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From This Moment
Author: Melanie Harlow

One

 

 

HANNAH

 

I thought he was a ghost.

The same one I’d seen a hundred times in the last eighteen months, doing all manner of everyday things. Driving the car behind me. Crossing the street in front of me. Jogging along the beach, sweat soaking one of his faded green Michigan State T-shirts that seemed to multiply in the wash.

And it never failed. Every time, every single time, my heart would beat a little faster. I knew it! I knew he wasn’t really dead! They’d been wrong. I’d been right. He was still here.

Except he wasn’t. Of course he wasn’t.

“Hannah?”

But the voice was pitch perfect.

My breath caught as I experienced a euphoric millisecond of hope before I realized the man next to me in the produce section at Foley’s, the one with my husband’s face and voice and hands, was not an apparition at all, but his twin brother.

“Wes.” I recovered, managing a smile I hoped would pass for glad, if not happy. But my insides trembled. I’d been dreading this moment ever since I’d heard he was moving back to take over his father’s medical practice. Like Drew was supposed to. “Hey.”

We hugged, and I had to rise up on tiptoe, just like when I used to hug Drew. His chest was hard and muscular, and his shirt was dark blue. Drew had a shirt almost exactly like it. Don’t breathe. Don’t breathe. This has been a Good Day, and if he smells like Drew, it will slide the other way in a heartbeat.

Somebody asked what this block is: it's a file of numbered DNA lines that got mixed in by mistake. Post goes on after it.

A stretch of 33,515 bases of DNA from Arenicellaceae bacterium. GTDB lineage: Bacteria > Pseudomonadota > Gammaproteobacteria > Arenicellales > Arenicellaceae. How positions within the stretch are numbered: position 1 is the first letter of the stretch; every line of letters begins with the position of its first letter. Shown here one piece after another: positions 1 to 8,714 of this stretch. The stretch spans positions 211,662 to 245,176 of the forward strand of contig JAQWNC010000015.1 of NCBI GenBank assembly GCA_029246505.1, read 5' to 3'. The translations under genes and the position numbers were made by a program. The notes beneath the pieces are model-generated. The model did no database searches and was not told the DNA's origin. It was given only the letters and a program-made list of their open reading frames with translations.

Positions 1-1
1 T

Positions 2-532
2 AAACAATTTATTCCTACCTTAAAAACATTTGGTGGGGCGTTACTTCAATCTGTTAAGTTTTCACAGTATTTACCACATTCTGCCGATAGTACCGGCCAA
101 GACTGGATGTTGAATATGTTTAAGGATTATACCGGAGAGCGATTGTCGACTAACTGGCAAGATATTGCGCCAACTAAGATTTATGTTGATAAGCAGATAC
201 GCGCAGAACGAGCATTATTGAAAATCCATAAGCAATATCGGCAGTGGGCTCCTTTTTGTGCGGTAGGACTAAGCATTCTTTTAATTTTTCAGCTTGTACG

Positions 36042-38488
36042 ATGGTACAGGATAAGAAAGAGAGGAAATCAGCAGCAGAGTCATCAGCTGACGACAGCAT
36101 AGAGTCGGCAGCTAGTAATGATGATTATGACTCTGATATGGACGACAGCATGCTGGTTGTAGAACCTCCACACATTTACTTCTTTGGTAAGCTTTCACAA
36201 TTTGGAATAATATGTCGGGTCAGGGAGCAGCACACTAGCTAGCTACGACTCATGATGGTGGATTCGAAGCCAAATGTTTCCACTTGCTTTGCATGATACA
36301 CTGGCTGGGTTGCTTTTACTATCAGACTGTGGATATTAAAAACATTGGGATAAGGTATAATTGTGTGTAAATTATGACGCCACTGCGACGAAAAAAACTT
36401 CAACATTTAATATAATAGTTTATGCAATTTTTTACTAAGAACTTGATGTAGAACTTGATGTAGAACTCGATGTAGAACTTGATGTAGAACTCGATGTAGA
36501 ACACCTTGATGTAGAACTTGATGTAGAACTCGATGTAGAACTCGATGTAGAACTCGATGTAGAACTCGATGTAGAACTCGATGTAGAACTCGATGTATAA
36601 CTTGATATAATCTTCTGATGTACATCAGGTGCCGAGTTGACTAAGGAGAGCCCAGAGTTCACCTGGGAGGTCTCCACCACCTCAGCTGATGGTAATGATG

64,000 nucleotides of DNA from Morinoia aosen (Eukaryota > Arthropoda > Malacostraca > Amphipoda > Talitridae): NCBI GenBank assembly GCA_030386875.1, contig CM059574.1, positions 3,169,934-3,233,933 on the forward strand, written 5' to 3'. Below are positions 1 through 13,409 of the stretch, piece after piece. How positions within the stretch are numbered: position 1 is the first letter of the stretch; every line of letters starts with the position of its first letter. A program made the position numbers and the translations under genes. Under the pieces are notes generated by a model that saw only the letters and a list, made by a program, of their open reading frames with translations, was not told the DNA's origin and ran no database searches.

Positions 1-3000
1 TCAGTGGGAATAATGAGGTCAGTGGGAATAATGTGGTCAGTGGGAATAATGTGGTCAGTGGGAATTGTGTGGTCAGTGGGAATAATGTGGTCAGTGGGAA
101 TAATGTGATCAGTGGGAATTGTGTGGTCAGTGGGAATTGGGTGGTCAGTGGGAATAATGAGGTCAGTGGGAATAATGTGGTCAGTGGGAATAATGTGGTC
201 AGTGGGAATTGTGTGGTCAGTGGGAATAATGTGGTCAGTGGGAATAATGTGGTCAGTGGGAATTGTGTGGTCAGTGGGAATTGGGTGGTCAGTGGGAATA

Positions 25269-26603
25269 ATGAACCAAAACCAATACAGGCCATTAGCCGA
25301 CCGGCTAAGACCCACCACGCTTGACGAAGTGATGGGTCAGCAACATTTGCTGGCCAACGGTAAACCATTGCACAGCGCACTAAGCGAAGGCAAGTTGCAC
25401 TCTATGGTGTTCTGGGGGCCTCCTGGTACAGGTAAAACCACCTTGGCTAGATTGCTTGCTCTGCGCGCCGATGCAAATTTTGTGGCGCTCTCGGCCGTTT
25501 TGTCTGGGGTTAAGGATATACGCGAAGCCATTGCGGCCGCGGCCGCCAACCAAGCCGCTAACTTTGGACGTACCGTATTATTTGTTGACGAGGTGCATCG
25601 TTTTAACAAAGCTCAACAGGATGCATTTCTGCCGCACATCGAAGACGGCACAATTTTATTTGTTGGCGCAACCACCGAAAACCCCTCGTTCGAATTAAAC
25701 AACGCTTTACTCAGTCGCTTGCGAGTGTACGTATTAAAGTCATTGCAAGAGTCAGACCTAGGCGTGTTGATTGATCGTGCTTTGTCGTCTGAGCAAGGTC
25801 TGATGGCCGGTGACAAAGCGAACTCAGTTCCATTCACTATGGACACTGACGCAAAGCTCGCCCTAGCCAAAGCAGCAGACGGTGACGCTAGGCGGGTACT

Pulling back, Wes crossed his arms and looked at me with Drew’s gray-green eyes, unable to mask the sadness in them. “It’s good to see you.”

“You too,” I lied, twisting my wedding ring around my finger. It was a diamond eternity band. Eternity. What a crock.

“How are you?”

“I’m—I’m fine.” I wasn’t fine, I’d never be fine again, but I’d learned it was the answer everyone wanted to hear. “How are you?”

“Okay. Still a little jet lagged.”

I nodded. Wes had been in Africa working for Doctors Without Borders for the last several years. He’d come home for the funeral, but I’d basically been an automaton in those days. I don’t know whether it was my body’s defense mechanism or what, but I’d been so stunned, I’d barely felt a thing. It made no sense. A fatal heart attack at age thirty-four? But he was a doctor in perfect health! A man in the prime of his life! A father and husband and son and brother and friend! He couldn’t die—that was absurd. He had his entire life ahead of him.

And we had plans! We were going to have more children and plant a garden and take a trip to Europe. We had dinner reservations and his father’s retirement and a three-year-old child to parent for the next fifteen years. And we were only halfway through the third season of Game of Thrones! He couldn’t die now!

It took a week or so for the disbelief to subside into blind grief, and after that, I didn’t get out of bed for weeks, except to vomit. I have no idea who I saw in that time. Thankfully, my mother had stayed on to take care of Abby, and by the time I emerged from the haze, Wes was gone again.

And I’d been glad.